Father Bill Mullan and his young driver pull up in a 4×4 at the dirt-floored wooden chapel of Limon, El Remate, a Mayan village in the Petén region of Guatemala. The Maryknoll missioner from Brooklyn, N.Y., has come to celebrate Sunday Mass in the Q’eqchi’ language, as he has done countless times before. Villagers arrive: women in embroidered blouses and hand-woven skirts, babies carried in shawls, men dressed in their best, if shabby, Western-style clothes, children playing on the wooden pews—all waiting for the Mass to begin. A scrawny dog strolls through while a couple of altar servers help Father Bill put on his white alb and colorful stole.
A threesome choir and badly tuned guitar start to crank out hymns of praise. Then a village elder swings a thurible around the simple table of an altar, oozing dense smoke from the burning resin of an indigenous pine tree. Father Bill steadies himself against the lectern while studying passages in the Q’eqchi’ Bible before beginning the Mass. He coughs slightly as he is enveloped in a cloud of incense. Aside, he says his doctor is always telling him to stop smoking, but he doesn’t smoke. “The people smoke me,” Father Bill jokes, explaining his cough results from years of breathing excessive incense at Mayan village Masses!
The missioner has lived among the Mayan Indians on and off for more than 35 years since first setting foot in Guatemala in 1962. He was there witnessing the genocide of the 1980s when the army massacred thousands of indigenous as well as Catholic religious, whom the wealthy elite of such an unequal society feared would become revolutionary guerrillas, and then in the good times of peace and reconciliation that followed.
His love for the Mayans and their strong faith is plain to see. As a photojournalist, I have had the privilege of documenting his service to the people of Guatemala more than once.
The first time was in 2001 during the week leading up to Christmas. I trekked with Father Bill, at that time a fit 67-year-old, for five rainy days through the Petén jungle of San Luis, ankle deep in mud while a mule carried our belongings. He celebrated Mass in Q’eqchi’ nine times in nine villages, day and night. After feasting on chicken soup, claws and all, we slept in the churches, making our “beds” from a couple of pews pulled together, draped with mosquito nets! What struck me was the solemnity and beauty of the Mass, a blend of Catholicism with spiritual practices that predate the Church’s arrival in the region by many centuries.
Father Bill explains how the Mayans prepare for the church ceremonies: “The elders go to the jungles to collect sap from special trees for the incense, and special wax from special bees to make special candles for the feast, and then they play sacred music with flute, marimbas and drums.”
He jokes about bringing his local bishop, an Italian whom he considered to be a very good man but lacking experience among the Mayans, to such a celebration and how shocked the bishop was observing some of the Q’eqchi’ customs at Mass.
“After the Mass,” Father Bill recalls, “the bishop said, ‘Did you notice the lady who put a bowl of chicken soup in front of the tabernacle? That was awful!’ So I replied, ‘Bishop, if they put a flower there, what would that mean?’ ”
Explaining why chicken soup is such an expression of faith for these people, Father Bill says, “Thanking God, the Creator, they are praying with all their hearts and offering this food, which is so precious for their own lives and for their children. … It’s the way they express themselves and there’s nothing wrong with that. In fact, it’s beautiful!”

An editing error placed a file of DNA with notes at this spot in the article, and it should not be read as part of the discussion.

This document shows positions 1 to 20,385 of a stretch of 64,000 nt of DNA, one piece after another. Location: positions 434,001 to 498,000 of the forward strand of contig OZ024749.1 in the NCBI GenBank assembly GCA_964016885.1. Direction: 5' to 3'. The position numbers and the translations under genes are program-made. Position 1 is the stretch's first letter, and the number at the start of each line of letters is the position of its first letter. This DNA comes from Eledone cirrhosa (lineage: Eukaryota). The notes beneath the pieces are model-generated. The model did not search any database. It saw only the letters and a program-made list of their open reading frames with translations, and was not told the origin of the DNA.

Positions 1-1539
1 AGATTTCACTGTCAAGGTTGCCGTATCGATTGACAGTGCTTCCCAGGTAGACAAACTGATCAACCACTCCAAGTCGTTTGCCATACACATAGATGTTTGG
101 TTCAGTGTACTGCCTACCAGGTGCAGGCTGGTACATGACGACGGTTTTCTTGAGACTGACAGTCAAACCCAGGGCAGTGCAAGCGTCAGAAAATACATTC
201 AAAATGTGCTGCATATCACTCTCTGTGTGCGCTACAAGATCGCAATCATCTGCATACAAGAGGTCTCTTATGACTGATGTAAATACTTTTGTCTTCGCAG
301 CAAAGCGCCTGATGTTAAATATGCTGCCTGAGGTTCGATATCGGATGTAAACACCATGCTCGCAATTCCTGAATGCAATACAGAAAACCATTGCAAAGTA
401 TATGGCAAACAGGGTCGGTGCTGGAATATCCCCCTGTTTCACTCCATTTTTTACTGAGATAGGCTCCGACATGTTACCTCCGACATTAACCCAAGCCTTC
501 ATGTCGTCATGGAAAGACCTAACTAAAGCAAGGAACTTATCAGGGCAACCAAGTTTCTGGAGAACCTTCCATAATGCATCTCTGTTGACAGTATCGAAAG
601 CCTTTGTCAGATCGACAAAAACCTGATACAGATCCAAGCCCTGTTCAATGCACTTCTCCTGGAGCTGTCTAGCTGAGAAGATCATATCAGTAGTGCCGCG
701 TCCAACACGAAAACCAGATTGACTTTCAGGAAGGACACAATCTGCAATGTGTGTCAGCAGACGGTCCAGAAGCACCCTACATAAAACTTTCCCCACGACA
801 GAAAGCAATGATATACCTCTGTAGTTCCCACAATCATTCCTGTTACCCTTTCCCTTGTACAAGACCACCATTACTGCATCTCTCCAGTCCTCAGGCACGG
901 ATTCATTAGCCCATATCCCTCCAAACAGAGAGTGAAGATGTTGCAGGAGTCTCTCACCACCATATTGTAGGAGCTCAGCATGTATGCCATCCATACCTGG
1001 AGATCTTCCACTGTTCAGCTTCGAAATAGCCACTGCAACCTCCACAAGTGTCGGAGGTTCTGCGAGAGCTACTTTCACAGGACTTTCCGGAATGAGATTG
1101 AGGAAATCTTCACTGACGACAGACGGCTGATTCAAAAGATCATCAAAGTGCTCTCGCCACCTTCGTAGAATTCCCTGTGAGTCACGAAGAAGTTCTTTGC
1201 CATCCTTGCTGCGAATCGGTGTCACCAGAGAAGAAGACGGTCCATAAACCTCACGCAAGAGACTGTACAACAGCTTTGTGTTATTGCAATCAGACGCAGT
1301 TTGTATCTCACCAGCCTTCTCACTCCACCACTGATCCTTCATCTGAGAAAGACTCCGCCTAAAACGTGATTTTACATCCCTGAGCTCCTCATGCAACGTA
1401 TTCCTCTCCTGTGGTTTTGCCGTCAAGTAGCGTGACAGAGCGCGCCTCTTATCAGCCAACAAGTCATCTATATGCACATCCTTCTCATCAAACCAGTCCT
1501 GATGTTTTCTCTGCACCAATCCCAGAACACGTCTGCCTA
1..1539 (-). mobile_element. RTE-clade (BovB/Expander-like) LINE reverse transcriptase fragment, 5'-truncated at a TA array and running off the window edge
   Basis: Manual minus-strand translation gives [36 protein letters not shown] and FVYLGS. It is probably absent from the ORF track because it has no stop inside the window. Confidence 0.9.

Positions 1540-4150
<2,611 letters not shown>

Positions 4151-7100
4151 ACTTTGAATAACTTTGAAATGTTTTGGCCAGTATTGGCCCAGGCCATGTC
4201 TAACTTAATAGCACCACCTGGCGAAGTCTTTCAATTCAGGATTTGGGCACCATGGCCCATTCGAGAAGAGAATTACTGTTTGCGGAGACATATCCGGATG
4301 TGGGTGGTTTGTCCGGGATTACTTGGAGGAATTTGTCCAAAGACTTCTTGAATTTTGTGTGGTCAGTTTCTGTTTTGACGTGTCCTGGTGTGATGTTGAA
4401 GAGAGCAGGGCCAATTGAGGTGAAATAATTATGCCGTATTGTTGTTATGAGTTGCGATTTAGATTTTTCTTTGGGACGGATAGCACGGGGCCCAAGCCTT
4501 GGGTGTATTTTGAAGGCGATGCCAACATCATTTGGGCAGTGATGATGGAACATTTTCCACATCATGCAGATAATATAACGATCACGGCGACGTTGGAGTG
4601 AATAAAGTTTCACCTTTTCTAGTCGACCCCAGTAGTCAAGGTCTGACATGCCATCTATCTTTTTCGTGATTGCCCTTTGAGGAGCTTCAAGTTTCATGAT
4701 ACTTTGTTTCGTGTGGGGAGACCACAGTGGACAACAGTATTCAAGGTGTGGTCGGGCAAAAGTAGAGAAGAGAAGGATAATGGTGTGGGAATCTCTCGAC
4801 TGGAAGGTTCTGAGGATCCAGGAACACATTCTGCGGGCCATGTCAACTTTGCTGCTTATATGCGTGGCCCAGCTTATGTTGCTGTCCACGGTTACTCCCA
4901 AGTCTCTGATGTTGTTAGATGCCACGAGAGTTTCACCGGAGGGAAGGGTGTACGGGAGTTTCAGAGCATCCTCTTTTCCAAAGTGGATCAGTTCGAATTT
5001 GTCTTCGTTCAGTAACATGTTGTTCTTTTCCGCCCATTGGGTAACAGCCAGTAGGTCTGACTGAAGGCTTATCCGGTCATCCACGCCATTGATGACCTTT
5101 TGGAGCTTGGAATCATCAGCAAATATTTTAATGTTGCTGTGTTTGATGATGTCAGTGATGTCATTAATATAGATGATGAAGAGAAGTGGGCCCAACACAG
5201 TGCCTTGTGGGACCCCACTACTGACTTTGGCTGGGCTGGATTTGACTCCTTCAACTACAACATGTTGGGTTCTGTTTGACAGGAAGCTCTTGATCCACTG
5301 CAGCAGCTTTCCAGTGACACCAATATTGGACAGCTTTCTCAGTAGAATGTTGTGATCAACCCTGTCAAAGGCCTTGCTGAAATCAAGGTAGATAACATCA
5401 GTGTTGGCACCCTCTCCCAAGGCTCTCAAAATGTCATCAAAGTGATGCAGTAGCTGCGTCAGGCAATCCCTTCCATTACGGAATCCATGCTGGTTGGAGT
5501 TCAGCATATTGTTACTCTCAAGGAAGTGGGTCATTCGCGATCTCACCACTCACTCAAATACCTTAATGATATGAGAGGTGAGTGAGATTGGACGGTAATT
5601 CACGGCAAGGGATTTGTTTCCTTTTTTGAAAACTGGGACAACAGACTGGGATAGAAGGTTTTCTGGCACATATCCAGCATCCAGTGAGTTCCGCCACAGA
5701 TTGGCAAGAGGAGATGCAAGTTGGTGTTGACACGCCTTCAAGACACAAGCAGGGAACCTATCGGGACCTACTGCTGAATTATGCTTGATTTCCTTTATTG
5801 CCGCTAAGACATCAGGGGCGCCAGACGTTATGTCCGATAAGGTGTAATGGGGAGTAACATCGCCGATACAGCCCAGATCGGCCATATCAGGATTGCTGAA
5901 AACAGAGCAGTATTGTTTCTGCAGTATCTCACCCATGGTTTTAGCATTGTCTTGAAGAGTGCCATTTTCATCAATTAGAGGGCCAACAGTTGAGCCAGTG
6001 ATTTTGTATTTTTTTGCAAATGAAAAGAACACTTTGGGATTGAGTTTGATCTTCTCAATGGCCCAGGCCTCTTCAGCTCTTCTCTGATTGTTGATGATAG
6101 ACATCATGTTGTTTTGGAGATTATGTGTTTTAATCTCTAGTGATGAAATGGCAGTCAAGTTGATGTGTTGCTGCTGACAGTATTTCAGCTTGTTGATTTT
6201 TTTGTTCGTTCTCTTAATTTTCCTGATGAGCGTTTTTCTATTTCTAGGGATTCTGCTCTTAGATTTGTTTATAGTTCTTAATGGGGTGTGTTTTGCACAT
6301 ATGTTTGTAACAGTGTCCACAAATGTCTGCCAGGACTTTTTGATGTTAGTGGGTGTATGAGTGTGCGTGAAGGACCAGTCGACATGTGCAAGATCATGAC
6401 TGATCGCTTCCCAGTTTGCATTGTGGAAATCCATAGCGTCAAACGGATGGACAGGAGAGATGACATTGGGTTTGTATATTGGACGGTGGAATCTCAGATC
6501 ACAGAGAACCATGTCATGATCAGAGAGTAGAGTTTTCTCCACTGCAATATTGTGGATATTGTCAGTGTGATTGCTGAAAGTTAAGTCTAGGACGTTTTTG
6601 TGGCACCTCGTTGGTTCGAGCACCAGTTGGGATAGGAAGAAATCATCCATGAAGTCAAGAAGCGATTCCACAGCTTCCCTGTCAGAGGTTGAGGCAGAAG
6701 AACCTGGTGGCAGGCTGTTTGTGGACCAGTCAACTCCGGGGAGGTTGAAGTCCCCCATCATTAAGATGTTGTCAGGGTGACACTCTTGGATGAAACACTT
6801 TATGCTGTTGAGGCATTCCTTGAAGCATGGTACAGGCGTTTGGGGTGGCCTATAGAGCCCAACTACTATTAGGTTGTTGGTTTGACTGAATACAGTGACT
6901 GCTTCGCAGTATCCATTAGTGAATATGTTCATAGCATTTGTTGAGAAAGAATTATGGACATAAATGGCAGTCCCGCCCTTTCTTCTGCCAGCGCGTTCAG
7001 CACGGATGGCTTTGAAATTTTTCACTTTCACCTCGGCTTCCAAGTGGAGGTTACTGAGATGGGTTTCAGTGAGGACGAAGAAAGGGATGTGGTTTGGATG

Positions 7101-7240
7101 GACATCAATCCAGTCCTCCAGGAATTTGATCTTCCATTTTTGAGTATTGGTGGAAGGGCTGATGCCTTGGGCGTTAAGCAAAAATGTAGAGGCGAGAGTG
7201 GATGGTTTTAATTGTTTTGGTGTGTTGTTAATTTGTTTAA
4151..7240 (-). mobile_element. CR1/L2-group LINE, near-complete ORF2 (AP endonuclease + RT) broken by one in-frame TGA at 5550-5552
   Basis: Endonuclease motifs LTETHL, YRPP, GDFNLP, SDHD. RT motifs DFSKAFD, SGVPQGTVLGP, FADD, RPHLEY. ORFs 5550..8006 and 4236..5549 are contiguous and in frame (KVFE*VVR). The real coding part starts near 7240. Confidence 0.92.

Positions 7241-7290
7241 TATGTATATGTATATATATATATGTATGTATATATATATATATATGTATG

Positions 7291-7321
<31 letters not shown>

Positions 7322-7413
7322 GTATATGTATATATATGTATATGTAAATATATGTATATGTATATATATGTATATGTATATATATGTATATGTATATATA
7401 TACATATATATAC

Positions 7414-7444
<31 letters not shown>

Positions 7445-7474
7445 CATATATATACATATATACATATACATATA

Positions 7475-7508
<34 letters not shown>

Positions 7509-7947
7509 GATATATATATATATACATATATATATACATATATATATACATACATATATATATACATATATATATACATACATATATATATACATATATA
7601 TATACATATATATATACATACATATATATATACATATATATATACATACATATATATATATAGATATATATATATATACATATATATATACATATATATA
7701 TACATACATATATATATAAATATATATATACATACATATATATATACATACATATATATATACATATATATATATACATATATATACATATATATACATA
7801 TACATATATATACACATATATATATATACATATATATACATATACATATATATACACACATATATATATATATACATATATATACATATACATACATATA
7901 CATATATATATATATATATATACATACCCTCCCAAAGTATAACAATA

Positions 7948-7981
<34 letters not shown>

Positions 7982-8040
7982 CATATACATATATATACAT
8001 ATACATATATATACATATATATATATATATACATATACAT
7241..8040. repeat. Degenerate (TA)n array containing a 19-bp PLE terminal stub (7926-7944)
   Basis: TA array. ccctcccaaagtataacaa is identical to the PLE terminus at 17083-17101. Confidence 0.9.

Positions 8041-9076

When Father Bill Mullan first arrived in Guatemala, he didn’t speak Spanish very well, let alone the difficult Mayan languages, of which there are many, but in time he became an expert linguist, able to celebrate Mass and converse in several dialects.
“I remember going up this steep dirt road through the mountains,” he says, recalling his start. “The bishop was driving and Sister Rose was with us. We get to the end of the road and there’s a horse and a mule waiting. ‘The horse is for me,’ says Sister Rose, and she encourages me to get my backside into the mule’s saddle. Off we go for four hours and people are speaking the local language. That’s when I started to study Jacalteco.” Mastering other dialects developed as he lived among the people.
Father Bill describes how some of the Mayan villages were more Catholic than others, and explains the significance for them of baptism and marriage. “In San Mateo Ixtatan at first it was about 90 percent Mayan religion and maybe 10 percent Catholic,” he says. “Now it’s changed a lot, and there are also Evangelicals. With Catholics, it wasn’t baptism that made people Catholic, because they all wanted baptism. They felt that baptism really helped a child to get a human spirit as opposed to an animal spirit, so I always baptized the child. In that community, they expressed being Catholic by being married in the Church and not necessarily by having been baptized. After I’d been in San Mateo a few years, a good number of couples were getting married in the Church, which was very satisfying for me.”
In the spirit of Bartolomé de las Casas, the 16th century Spanish missionary famous for championing the rights of indigenous people in the Americas and decrying the destruction of their culture and traditional beliefs, Father Bill has promoted the culture of the Mayans he has served for so many years. It is reassuring to see him in his mid-80s still presiding at Mass in remote Mayan villages, then joking with the locals in their own language.
Featured Image: Father Mullan celebrates Mass in the Q’eqchi’ language of Guatemalan villagers. (Sean Sprague)